Nothing much changes for New Zealand’s second-biggest dairy company Open Country with the exit of Singapore’s Olam International and Talleys Group now firmly in the driving seat,but there’s plenty to do ahead, Andrew Talley says.
Family-owned Talleys has bought Olam’s 15.1 per cent share of Open Country for about NZ$80.9 million through a takeover offer earlier this year, taking the Motueka-based company’s holding to about 92 per cent.
“Nothing really changes – the company retains its underdog status and there’s plenty to do ahead,” said Talley, who has helped steer what began as a tiny cheese company in 2003 to become a serious competitor to industry cooperative juggernaut Fonterra following 2001 deregulation of dairy exporting.
Open Country’s revenue in 2020 was $1.6 billion, up from $1.4b in the 2019 financial year. After-tax profit for FY20 was $67.6m, up from $31.4m the previous year.
“The OCD story is about choice, and the value farmers have placed on it,” Talley said.
“Options at the farm gate are important.”
In 2003, Fonterra had 96 per cent of the country’s milk supply after being created from an industry mega-merger. In 2007, when Open Country Dairy was incorporated, Fonterra still controlled more than 90 per cent and today is thought to have more than 80 per cent ofthe raw milk market.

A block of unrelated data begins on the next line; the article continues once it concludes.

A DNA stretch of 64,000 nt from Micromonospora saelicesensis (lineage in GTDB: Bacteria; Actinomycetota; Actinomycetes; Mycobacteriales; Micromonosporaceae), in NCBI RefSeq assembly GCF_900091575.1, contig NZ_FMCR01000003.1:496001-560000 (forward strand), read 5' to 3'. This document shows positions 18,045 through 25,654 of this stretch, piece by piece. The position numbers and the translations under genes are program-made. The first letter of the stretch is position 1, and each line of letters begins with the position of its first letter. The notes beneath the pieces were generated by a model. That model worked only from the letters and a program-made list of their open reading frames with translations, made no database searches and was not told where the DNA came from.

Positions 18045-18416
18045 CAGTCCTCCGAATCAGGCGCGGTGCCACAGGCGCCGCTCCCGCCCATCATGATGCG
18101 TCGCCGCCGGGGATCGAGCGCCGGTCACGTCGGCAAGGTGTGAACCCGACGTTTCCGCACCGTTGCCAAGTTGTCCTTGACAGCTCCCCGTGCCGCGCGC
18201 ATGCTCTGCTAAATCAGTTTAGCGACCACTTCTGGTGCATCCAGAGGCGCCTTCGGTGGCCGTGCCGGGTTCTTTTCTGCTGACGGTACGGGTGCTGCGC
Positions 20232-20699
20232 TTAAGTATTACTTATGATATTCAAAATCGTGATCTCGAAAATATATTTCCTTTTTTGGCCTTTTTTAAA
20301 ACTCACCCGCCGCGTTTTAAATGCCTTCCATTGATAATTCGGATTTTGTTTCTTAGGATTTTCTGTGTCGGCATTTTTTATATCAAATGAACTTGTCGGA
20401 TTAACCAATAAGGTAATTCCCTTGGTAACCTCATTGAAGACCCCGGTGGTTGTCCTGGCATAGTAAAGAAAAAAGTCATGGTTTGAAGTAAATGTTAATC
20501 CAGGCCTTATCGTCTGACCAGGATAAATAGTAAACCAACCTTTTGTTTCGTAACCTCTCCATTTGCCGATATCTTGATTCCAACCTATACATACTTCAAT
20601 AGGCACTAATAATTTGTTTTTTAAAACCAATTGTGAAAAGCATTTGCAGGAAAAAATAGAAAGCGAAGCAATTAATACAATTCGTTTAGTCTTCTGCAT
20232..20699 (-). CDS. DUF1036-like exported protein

Open Country is also the world’s second-largest global exporter of wholemilk powders – after Fonterra.
Its manufacturing plants in Southland, Taranaki and the Waikato are supplied with milk by about 1000 dairy farmers, who unlike Fonterra’s cooperative farmer owners, don’t have to buy shares to supply.
Open Country’s growth journey hasn’t been plain sailing. It has clashed with Fonterra, the country’s milk price setter, numerous times over its milk pricing methodology and challenged Fonterra and government policy and provisions under the industry’s umbrella legislation, the Dairy Industry Restructuring Act 2001.
Like Fonterra, as it’s expanded and taken on more milk, it’s made headlines for environmental breaches. It’s been successfully prosecuted several times by the Waikato Regional Council for discharges from its Waharoa, near Matamata, site. Last year it was fined a record $221,250 by the court after a 2019 discharge event which caused sickness in the Waharoa community.
Last year, the company commissioned a $20m wastewater treatment plant at Waharoa, and aims to be self-sufficient for water across all sites by next year.
Talleys Group involvement began with a 30 per cent stake in Open Country Cheese, a company founded by Wyatt Creech around 2003 after export deregulation to make cheese at Waharoa.
By 2007, a company called Dairy Trust had been formed, 70 per cent owned by Talleys meat processing company Affco. Dairy Trust bought into Open Country Cheese and the two companies went on to combine to become Open Country Dairy.
Open Country’s headquarters is in Auckland. It has an independent chairman, Aucklandbusinessman and former EMA leader Laurie Margrain.
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